House of Commons Hansard #136 of the 39th Parliament, 1st Session. (The original version is on Parliament's site.) The word of the day was troops.

Topics

Brian Mulroney
Statements By Members

April 19th, 2007 / 2:15 p.m.

Conservative

Steven Blaney Lévis—Bellechasse, QC

Mr. Speaker, yesterday, I witnessed a wonderful moment in Canadian history, as the Right Hon. Brian Mulroney was awarded the Order of King Yaroslav the Wise, the highest honour the Ukrainian government can bestow. At the same time, he also accepted the Shevchenko Medal, the most prestigious honour awarded by the Ukrainian Canadian Congress. Former Prime Minister John Diefenbaker was the first recipient of this honour in 1961.

As the Prime Minister said at the event, “[Fifteen years ago] under Mr. Mulroney's leadership Canada was the first country in the west to recognize Ukrainian independence”. For that fledgling nation, for the 1.2 million Canadians of Ukrainian origin and for all freedom-loving people, it was a great moment.

Our country has been shaped by waves of immigration that have enhanced its vitality and reputation. More than ever, Canada must continue to welcome immigrants in order to remain prosperous and defend freedom here and elsewhere in the world.

Mr. Mulroney, ardent defender of freedom, we congratulate you on this important honour and thank you for making us so proud to be Canadian.

Afghanistan
Oral Questions

2:15 p.m.

Saint-Laurent—Cartierville
Québec

Liberal

Stéphane Dion Leader of the Opposition

Mr. Speaker, our soldiers in Afghanistan are engaged in a dangerous mission in dangerous conditions. Their courage does honour to our country, and all the members of this House stand firmly behind them. But our troops and all Canadians have the right to demand clarity from the government regarding the mission.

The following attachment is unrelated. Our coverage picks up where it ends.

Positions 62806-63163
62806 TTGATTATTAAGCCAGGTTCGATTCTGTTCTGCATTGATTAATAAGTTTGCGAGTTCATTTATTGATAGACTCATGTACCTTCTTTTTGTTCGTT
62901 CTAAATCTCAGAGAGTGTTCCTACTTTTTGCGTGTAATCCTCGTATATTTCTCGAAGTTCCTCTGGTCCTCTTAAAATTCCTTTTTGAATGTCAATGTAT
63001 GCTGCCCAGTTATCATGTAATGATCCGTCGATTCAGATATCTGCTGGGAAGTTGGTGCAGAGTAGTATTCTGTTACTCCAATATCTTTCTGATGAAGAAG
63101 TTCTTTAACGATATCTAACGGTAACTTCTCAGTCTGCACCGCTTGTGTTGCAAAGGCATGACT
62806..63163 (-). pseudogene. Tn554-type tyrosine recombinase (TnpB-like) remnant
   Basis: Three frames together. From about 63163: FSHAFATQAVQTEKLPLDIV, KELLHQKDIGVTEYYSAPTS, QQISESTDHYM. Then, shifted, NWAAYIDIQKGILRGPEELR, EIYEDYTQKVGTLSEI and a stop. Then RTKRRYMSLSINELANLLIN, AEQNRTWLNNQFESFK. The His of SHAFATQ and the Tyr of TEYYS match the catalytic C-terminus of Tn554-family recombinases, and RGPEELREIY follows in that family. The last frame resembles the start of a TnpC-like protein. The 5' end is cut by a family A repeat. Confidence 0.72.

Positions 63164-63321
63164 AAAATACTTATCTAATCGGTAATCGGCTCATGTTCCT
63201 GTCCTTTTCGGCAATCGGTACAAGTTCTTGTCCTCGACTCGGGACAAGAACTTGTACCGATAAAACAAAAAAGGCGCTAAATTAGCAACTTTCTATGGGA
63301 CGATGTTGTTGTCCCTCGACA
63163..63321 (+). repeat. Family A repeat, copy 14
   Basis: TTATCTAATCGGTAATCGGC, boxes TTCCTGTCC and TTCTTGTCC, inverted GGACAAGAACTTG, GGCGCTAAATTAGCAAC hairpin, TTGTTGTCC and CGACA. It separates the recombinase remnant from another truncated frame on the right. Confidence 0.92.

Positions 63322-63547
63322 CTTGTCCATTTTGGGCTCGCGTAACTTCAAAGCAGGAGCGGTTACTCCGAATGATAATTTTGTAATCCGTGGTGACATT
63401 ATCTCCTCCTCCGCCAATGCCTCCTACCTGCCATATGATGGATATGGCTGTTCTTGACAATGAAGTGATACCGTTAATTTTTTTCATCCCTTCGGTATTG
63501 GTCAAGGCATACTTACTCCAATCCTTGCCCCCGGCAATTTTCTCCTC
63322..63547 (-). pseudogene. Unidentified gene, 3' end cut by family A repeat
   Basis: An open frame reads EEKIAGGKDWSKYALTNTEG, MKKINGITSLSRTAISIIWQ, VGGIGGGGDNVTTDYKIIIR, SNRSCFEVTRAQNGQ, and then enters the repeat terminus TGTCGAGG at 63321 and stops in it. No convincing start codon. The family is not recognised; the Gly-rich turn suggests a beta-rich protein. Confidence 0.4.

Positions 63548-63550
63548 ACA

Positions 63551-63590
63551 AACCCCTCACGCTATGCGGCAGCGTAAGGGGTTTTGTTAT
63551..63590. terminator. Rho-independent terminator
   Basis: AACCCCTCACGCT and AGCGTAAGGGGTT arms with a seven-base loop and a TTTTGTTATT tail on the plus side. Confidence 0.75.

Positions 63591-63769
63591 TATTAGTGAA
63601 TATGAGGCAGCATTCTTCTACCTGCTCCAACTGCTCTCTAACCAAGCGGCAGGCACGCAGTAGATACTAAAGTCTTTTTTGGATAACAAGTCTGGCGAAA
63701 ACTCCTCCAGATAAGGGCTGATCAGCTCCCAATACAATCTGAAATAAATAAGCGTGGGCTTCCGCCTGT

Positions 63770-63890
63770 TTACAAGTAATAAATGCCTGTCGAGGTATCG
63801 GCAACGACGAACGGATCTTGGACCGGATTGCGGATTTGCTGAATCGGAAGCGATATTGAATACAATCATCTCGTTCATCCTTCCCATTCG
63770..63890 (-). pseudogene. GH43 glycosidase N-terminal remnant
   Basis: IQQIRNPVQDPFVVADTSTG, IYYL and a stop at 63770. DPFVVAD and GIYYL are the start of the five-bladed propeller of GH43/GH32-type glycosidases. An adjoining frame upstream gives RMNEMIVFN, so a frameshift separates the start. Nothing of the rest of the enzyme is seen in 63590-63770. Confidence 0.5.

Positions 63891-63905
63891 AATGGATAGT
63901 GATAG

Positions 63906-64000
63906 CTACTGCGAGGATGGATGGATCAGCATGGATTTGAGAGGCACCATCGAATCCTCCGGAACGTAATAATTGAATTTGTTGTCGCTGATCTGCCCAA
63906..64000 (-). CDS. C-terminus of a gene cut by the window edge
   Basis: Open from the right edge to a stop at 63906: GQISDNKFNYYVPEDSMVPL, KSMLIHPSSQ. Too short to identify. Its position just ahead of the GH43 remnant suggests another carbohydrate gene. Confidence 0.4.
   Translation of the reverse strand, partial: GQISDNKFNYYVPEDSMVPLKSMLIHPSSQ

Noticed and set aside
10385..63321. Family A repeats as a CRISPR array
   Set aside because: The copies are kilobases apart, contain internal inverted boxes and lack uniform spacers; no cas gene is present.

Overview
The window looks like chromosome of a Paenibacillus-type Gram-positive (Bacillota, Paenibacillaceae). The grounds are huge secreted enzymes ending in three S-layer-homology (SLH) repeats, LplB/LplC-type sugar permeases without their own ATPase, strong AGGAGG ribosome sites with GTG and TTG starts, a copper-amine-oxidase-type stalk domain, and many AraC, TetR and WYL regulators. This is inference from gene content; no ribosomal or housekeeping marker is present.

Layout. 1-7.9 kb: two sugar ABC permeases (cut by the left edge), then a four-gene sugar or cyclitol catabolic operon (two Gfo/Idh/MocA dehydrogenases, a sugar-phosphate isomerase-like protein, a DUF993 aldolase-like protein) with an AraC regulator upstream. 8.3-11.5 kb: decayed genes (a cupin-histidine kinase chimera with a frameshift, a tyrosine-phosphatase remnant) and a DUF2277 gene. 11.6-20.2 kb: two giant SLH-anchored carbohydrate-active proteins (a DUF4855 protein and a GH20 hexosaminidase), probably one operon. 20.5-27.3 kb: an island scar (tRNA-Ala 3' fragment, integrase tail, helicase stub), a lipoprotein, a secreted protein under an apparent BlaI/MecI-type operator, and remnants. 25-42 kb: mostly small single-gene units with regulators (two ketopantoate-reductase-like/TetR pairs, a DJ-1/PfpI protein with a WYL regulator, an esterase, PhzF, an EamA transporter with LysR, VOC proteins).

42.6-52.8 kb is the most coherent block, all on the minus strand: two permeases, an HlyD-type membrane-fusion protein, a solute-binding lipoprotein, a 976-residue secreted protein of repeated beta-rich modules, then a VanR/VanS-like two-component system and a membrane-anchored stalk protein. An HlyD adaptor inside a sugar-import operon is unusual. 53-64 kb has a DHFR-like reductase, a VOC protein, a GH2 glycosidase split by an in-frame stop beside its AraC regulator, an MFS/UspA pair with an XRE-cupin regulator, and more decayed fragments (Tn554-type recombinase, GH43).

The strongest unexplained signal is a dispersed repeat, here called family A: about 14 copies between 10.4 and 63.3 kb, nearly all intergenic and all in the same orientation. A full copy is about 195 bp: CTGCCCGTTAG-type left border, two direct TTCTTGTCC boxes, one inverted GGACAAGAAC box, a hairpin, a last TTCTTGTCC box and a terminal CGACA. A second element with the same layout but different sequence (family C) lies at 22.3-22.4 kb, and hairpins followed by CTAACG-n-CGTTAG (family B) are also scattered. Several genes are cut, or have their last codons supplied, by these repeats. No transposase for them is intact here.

Will the Prime Minister promise to end our combat mission in Kandahar in February 2009 and notify NATO immediately?

Afghanistan
Oral Questions

2:15 p.m.

Calgary Southwest
Alberta

Conservative

Stephen Harper Prime Minister

Mr. Speaker, NATO is not asking for our decision right now. The Leader of the Opposition keeps on changing his position. In October, he said he supported the mission, because he was convinced that most of the people of Afghanistan wanted our protection.

They still want our protection, and we will continue to provide that protection.

Afghanistan
Oral Questions

2:15 p.m.

Saint-Laurent—Cartierville
Québec

Liberal

Stéphane Dion Leader of the Opposition

Mr. Speaker, I said until February 2009.

But what the Prime Minister said is that he would continue our combat mission until at least 2011, and that we would stay until the progress made is irreversible, and that we might leave by 2010 “if certain conditions are met”, which is exactly what President Bush said about his war in Iraq, where the Prime Minister wanted to send Canadians.

Will the Prime Minister end our mission in Kandahar in February 2009 and inform NATO now?

Afghanistan
Oral Questions

2:20 p.m.

Calgary Southwest
Alberta

Conservative

Stephen Harper Prime Minister

Once again, Mr. Speaker, the mission in Afghanistan, unlike Iraq, is supported by the entire international community. NATO is not asking us for a decision today.

I note that the Leader of the Opposition has had about a half dozen different positions on this over the last year. One day he is for it, then he is against it, he wants to leave now, he wants to leave later, and he wants to stay.

He said this: “I'm supporting the mission because I'm still convinced that most of the people of Afghanistan want our protection”.

They still want our protection. What has changed to cause the Leader of the Opposition to change his story yet again?

Afghanistan
Oral Questions

2:20 p.m.

Saint-Laurent—Cartierville
Québec

Liberal

Stéphane Dion Leader of the Opposition

Mr. Speaker, I have not changed my position. I said until February 2009. I believe that our allies and the Afghan government need clarity from our government. Canadians do as well. They expect the mission to end in February 2009. The government has said that it has ordered tanks and helicopters worth billions of dollars for the Kandahar mission, and this equipment will not be delivered until shortly before February 2009.

Is this a poor procurement decision, or is it a sign that the Prime Minister has already decided to extend the combat mission?

Afghanistan
Oral Questions

2:20 p.m.

Calgary Southwest
Alberta

Conservative

Stephen Harper Prime Minister